Slings (20:16) were weapons made of two long straps, usually either leather or cloth. These were attached to a wider pocket in the middle, where the thrower would place a rock or some other object. The sling was then swung above the head until one of the straps was let go, releasing the rock. Slings […]
Jebus (19:11) was the name of Jerusalem during this time because it was still under the control of the Jebusites. It would stay in the hands of the Jebusites until David conquered it and claimed it for Israel (2 Sam. 5:6–10).
Laish was about 25 miles (40 km) north of the Sea of Galilee. The Danites would have traveled about a hundred miles (161 km) to reach the city (18:7). After they invaded and destroyed Laish, the city was renamed Dan (18:29). For many years thereafter, this city would be considered the northern border of Israel. […]
Blinding a prisoner and forcing him to grind grain at a mill (16:21) was a common form of punishment in the ancient Near East. This is one more example of how the Bible presents an accurate record of the events of its day.
City gates in Bible times were often very elaborate. Many of them were two stories high or even higher. The actual opening would be narrow, with guardrooms on each side. The gateposts were anchored deep in the ground to support the doors. City gates would often have multiple doors and entrances as well as sharp […]
Were the “foxes” actually jackals? The same Hebrew word can mean either “fox” or “jackal.” While foxes usually travel alone, jackals can often be seen roaming in small packs around nightfall. They can be instantly recognized by their wailing, even if they are not seen. It would have been easier for Samson to round up […]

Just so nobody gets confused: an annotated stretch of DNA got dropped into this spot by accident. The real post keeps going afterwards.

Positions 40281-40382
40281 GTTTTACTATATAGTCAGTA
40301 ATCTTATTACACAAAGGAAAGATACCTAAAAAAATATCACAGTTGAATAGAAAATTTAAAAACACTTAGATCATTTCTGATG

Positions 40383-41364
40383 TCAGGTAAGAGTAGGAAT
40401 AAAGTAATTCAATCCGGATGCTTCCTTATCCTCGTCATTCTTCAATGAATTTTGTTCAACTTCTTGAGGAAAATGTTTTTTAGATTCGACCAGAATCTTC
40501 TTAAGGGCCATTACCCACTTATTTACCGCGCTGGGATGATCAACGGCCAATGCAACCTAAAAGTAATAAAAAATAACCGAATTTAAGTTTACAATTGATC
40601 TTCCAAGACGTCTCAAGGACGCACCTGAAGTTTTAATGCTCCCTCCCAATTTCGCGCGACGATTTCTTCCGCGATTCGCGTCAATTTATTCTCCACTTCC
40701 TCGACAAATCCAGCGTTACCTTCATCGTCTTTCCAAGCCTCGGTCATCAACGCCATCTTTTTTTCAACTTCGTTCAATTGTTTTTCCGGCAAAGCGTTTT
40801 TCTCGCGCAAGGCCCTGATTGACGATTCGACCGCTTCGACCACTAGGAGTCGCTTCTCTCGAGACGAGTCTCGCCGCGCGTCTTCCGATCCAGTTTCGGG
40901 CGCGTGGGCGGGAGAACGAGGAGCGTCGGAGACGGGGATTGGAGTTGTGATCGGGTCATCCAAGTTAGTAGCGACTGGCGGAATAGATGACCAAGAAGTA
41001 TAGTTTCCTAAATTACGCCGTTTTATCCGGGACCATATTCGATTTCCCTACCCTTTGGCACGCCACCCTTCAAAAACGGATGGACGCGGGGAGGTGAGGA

Riddles were as popular in ancient Near Eastern cultures as they are around the world today. Samson’s riddle about the lion and the honey (14:5–18) is the best example of a riddle in Scripture.
Is it “Shibboleth” or “Sibboleth”? The Gileadites came up with a clever test to distinguish between their friends and their enemies (12:1–6). Knowing that the rival Ephraimites spoke a slightly different dialect, they asked them to say the word “Shibboleth.” The Ephraimites pronounced the word with an “s” rather than a “sh” sound, thus making […]
Foolish vows. When Jephthah realized that his foolish vow could result in the death of his daughter (11:29–40), he could have broken the vow. For whatever reason, however, he chose not to break the vow.
Mount Gerizim and Mount Ebal make up the sides of the east-west pass into the Valley of Shechem. When Joshua conquered central Israel, he used these mountains as symbols, pronouncing blessings from Mount Gerizim and punishments from Mount Ebal (Josh. 8:30–35). Perhaps because of its historical importance, Jotham chose Mount Gerizim as the place to […]